Sinn Fein MEP Martina Anderson has described British Government proposals to grant Stormont powers to vote on new EU rules after Brexit as an attempted "love letter to the DUP."

Exactly two years ago yesterday, the political institutions in Belfast were collapsed following the resignation of Martin McGuinness. However, despite the 24 month absence of a functioning Assembly, the British Government has published proposals to give Stormont the power to veto over any areas of new EU law and policy relating to the border backstop should it come into effect.

The backstop is effectively an insurance policy to ensure that the border remains open whatever the nature of the UKs departure from the European Union. The border between Northern Ireland and the Republic has remained frictionless since the Good Friday Agreement 20 years ago.

The proposed powers for Stormont were floated yesterday by Cabinet Office Minister David Liddington. He said the proposals would help reinforce Northern Ireland's position within the UK internal market and may help restart efforts to reinstate devolution.

However, Martina Anderson said: "It is noteworthy that the British Government which refused to allow the Executive at the Brexit negotiating table are now saying that same Executive will move centre stage after Brexit. The backstop if needed is legally binding and is operable."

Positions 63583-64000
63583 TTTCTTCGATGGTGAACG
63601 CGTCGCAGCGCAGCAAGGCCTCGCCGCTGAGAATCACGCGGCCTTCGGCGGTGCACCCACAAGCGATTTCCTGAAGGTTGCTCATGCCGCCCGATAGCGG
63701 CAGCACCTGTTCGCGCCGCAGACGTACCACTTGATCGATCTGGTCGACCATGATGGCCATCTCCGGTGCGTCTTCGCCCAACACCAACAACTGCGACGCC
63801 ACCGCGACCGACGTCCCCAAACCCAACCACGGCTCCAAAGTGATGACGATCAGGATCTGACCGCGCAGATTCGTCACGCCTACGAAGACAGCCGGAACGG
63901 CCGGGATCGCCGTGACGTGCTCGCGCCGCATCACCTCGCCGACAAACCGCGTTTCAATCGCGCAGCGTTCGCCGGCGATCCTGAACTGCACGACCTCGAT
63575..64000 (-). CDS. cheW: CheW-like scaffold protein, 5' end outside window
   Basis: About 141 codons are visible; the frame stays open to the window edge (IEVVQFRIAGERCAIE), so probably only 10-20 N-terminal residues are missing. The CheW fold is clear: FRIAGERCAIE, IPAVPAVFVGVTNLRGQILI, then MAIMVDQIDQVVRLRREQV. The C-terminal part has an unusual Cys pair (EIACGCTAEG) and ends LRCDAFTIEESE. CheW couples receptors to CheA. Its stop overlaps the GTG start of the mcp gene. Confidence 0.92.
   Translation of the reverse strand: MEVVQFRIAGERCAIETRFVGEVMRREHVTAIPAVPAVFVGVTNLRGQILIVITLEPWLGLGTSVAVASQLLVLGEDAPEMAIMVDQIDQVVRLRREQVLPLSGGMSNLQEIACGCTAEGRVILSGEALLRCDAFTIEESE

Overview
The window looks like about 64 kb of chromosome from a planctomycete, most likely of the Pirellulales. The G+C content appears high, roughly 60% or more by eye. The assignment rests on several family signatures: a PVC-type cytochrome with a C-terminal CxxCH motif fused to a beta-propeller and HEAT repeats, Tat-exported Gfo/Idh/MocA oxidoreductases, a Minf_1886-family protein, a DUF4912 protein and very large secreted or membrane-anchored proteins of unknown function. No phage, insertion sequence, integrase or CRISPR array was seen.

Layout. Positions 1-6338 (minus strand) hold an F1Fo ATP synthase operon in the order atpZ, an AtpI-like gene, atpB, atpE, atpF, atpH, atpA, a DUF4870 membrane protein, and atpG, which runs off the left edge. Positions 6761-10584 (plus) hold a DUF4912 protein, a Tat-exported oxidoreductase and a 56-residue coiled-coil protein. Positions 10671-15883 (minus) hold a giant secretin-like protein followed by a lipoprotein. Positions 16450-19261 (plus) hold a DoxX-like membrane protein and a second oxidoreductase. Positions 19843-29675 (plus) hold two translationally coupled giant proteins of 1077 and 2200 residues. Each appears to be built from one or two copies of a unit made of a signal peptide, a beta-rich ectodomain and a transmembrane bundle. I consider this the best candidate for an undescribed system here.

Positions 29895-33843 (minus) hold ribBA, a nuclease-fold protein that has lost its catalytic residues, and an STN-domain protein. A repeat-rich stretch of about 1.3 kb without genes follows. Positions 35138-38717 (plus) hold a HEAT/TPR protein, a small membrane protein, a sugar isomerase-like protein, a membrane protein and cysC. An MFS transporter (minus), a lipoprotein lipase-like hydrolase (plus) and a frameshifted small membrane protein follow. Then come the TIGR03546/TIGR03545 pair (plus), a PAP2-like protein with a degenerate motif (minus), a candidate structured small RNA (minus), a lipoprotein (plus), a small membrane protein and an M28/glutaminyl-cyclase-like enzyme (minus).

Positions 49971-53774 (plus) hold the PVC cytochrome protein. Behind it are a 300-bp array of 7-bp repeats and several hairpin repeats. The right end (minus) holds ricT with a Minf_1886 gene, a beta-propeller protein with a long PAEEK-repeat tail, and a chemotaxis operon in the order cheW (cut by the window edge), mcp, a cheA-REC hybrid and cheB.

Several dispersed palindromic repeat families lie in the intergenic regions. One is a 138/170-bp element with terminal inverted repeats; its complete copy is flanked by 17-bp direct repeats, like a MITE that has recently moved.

The move has been widely regarded as an attempt by Theresa May's administration to gain favour with the DUP in advance of next week's vote on her Brexit deal at Westminster.

But, the DUP has described the British Government proposals as "meaningless" and of "no real significance."

Martina Anderson spoke to the Derry News from Cypriot capital where she was visiting the so-called 'Green Line'-a United Nations buffer zone between the Greek and Turkish sections of the divided mediterranean country. The border stretches for 346 square kilometres.

"Turkey has a Custom Union with the EU, but the Green Line in Cyprus is an example of what the physical infrastructure of a border looks like.

"Even taking into account that Turkey has a relationship with the EU, on this divided island there is barbed wire, an army presence and physical checks. There are just seven points at which people can cross this border.

"If anyone wants an example what a third country relationship with the EU is like, this is it.

"People in Ireland do not want this. Business people do not want it, healthcare professionals do not want it and students do not want it. Anyone who has cross border links does not want this, said Martina Anderson."

And, asked if she still believes that Martin McGuinness was correct to collapse the Stormont institutions in 2017, Martin Anderson continued: "The DUP wanted power but they didn't want to share it. They want to reinforce partition. Those day are over, but the DUP want the total destruction of the Good Friday Agreement. That would mean their job would be done."

CAPTION:Sinn Fein MEP Martina Anderson pictured yesterday at the Green Line in Cyprus with party adviser Collette McAllister.

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